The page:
William Meyers, who wrote about photography for the New York Sun, is one of those rarities — a critic who can also create. Some of his time he spends writing, eloquently and insightfully, about photography. Often, he straps on his Leica and prowls the city, producing museum-quality work of his own. This is attested by his new project "Civics", which includes these photographs and scores of others. Meyers springs from a tradition of New York photography of civic matters that goes back to the pictures that illustrated How the Other Half Lives by Jacob Riis, a contributor to the Sun. in the 19th century. But Meyers says his real starting point is the Swiss-born photographer Robert Frank, who brought out in the 1950s a volume of 83 photographs called The Americans. Meyers's own copy is falling apart from wear. If Frank was an outsider with a penchant for the odd and occasionally bizarre, Meyers is a loving native whose own life is entwined with the polity of his subject matter. He has served on his community board and been honoured for the installation of elegant Bishop's Crook street lights on Manhattan's West 90th Street where he lives. How fitting that as he sets out with his camera he darts among shafts of light that he brought to his neighbourhood.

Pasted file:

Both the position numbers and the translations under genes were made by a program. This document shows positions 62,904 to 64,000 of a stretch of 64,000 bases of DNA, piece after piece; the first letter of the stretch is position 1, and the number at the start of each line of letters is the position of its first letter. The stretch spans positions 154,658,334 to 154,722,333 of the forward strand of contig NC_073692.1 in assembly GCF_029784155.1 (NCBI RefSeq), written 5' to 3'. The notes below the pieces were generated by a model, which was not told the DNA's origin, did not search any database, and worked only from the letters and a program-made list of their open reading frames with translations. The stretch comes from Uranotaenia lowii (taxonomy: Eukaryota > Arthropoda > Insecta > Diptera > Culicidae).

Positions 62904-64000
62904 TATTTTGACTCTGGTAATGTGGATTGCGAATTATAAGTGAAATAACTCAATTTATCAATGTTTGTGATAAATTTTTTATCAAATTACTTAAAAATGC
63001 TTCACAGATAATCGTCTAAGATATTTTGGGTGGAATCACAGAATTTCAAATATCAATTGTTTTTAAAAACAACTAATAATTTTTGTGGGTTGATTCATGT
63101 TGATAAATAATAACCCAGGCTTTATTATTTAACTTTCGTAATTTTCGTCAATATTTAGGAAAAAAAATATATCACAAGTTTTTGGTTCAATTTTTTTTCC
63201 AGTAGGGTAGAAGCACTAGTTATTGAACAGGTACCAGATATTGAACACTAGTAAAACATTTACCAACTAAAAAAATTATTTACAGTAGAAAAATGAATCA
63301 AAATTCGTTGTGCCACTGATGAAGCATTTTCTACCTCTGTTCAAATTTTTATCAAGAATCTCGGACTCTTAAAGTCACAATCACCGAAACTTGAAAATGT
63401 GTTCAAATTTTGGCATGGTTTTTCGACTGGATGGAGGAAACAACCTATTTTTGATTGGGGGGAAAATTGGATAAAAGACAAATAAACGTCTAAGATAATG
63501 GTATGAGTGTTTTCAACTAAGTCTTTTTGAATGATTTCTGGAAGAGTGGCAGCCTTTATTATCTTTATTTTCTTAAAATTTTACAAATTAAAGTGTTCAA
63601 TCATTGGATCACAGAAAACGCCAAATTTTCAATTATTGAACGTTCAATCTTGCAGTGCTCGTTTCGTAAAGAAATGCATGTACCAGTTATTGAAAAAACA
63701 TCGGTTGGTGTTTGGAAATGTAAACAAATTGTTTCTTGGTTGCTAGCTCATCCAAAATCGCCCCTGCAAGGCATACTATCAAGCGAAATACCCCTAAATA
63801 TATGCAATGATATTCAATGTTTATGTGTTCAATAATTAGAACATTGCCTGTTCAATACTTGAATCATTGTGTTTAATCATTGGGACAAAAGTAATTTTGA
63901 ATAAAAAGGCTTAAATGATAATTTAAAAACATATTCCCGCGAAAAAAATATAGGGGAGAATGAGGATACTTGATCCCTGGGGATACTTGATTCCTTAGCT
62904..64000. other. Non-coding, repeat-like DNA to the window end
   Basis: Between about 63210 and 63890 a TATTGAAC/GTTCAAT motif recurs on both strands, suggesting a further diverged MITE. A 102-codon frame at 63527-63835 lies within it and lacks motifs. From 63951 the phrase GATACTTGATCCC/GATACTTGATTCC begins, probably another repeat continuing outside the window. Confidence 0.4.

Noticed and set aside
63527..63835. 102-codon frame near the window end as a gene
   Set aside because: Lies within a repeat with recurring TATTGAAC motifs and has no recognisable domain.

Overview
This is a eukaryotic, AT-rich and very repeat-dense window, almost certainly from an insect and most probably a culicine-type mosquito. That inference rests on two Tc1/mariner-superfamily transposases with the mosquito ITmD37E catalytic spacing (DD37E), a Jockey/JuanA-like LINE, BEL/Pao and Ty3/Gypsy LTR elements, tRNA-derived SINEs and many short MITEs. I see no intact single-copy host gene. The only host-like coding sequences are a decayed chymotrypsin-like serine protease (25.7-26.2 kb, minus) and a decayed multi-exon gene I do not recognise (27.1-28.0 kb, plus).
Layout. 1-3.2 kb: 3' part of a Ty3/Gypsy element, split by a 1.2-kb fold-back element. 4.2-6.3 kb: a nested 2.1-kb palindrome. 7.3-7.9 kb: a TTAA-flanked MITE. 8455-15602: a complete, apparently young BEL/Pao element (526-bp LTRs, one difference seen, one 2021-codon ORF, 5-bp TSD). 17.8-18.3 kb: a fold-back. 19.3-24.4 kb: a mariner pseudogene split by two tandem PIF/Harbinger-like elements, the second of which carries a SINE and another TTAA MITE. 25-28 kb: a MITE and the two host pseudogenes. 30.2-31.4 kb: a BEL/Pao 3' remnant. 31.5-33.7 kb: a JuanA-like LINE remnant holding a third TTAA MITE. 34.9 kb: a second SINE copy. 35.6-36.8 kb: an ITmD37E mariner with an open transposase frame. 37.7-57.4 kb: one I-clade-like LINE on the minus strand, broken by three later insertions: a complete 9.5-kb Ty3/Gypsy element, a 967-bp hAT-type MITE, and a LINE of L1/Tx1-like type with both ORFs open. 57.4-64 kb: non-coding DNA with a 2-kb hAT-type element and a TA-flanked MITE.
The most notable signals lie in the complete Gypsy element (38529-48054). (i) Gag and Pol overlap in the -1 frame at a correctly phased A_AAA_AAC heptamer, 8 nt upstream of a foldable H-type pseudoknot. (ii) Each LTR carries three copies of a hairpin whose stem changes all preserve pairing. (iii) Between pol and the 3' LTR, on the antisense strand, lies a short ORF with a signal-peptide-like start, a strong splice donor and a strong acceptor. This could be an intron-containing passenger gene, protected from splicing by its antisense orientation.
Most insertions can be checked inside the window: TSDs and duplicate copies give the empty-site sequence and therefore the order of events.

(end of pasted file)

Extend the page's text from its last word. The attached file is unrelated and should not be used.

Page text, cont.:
All photographs are from the "Civics", "Alternative Manhattan" and "Music New York" projects. Meyers's work can been seen at the Nailya Alexander Gallery, New York on request or at his website: